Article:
The major breakthrough was the development of the Modern Brilliant Cut, largely attributed to Marcel Tolkowsky, after his release of a manuscript ‘Diamond Design’ in 1919. He had studied how light travelled through a diamond and mathematically calculated the exact proportions for the 'ideal cut'. His design maximised both the brilliance (how light reflects and sparkles) and the fire (how light refracts to show a rainbow of colours).

Marcel Tolkowski

Our Jewellery shops in Brighton, Chichester and Eastbourne all have a fantastic range of Antique, Vintage and Pre-owned jewellery – there’s always new items being added, with wonderfully unique jewellery in styles from each era.

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What is the Kimberly Process?

December 2000 marked a pivotal event in the history of the diamond trade as the United Nations supported the creation of an international certification programme for all rough diamonds. In 2003 The Kimberly Process was introduced.

Kimberly Process Diamonds

The scheme was introduced due to a very small proportion of the world's diamonds being used to fund rebel movements and finance armed conflict aimed at undermining legitimate governments. The Kimberly process works to prevent the circulation of conflict diamonds.

All countries which have signed up to the scheme ensure that production, export and importing of diamonds complies to strict trading regulation ensuring the ethical standard of the Kimberly Process are upheld and that all diamonds are conflict free.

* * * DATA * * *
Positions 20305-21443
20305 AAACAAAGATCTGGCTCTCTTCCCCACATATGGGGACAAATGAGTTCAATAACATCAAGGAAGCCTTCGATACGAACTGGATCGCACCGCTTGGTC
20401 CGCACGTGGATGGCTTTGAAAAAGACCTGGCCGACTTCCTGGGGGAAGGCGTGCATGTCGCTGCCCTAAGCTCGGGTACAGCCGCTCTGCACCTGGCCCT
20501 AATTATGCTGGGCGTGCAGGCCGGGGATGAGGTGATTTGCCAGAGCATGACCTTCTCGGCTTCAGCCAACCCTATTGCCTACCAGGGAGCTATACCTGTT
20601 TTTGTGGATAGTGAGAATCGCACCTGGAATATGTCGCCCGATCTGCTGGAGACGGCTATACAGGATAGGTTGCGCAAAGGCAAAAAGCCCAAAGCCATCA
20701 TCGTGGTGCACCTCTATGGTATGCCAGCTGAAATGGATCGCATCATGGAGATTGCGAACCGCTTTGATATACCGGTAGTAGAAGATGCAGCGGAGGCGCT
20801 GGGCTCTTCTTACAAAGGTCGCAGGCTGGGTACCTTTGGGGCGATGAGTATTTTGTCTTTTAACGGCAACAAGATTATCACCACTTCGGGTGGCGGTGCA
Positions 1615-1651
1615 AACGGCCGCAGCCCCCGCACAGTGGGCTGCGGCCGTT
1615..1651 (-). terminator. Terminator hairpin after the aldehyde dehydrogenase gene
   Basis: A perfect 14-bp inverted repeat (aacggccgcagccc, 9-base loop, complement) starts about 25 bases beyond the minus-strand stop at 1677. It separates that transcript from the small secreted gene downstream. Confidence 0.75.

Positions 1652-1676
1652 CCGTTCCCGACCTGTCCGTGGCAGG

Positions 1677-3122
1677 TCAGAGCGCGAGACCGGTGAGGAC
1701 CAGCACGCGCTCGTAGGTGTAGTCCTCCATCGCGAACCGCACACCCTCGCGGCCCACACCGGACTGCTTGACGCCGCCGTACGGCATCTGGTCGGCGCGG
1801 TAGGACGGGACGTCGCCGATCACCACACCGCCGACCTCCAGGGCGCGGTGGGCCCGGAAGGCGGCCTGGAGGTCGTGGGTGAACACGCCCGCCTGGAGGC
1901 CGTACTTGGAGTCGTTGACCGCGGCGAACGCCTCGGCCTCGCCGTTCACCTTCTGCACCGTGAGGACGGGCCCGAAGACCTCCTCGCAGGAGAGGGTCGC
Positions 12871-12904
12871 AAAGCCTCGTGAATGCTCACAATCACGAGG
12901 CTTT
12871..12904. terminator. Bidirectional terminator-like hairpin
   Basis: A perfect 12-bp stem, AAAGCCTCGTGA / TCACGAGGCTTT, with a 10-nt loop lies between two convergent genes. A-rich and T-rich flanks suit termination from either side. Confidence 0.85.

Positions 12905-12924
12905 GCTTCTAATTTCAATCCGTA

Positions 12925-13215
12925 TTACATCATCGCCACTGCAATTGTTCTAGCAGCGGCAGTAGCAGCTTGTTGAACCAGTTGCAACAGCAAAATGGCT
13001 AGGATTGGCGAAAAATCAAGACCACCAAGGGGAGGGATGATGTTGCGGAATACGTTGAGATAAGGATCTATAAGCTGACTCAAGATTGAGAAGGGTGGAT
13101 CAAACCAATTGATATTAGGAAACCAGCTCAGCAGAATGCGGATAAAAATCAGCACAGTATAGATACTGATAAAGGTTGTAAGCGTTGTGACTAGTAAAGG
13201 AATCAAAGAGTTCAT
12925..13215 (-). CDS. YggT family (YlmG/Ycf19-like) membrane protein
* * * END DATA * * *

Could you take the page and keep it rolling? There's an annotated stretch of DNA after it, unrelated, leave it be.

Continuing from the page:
Here at Gold Arts we only buy from reputable suppliers which agree to The Kimberly Process ensuring that all of our diamonds are sourced conflict free.

The Future of Diamonds? - Natural VS Synthetic Diamonds

The most technological advancement in the history of diamonds must be the creation of Laboratory-Grown diamonds or Synthetic Diamonds. Laboratory-Grown Diamonds combine the beauty of nature and the wonders of science. A Laboratory-Grown Diamond or Synthetic Diamond is almost indistinguishable to a natural diamond in terms of the physical, chemical and optical characteristics. The only difference is that it has been created by scientific means rather than created by nature and mined from a natural resource.

It is unlikely that the demand for Laboratory-Grown Diamonds produced in a factory will ever overtake the desire to own a natural diamond formed naturally over billions years, but their production has opened up the market for higher clarity large diamonds at lower prices, giving consumers more choice when selecting a diamond.

Learn more about Laboratory-Grown Diamonds in our updated blog “Understanding and Identifying Natural Diamonds vs Synthetic Diamonds”

Browse our collection of Diamond Stud Earrings. Most of our Diamond stud earrings are natural diamonds, however we do also have some Laboratory Grown Diamond stud earrings

Gold Arts has been selling beautiful diamond jewellery since 1979, and we are still an independent family owned business. Our Jewellery shops in Brighton, Chichester and Eastbourne all wonderful diamond jewellery and fantastic knowledgeable staff. We would love to meet you in one of our stores or you can always contact us via email.

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Understanding and Identifying Natural Diamonds vs Synthetic Diamonds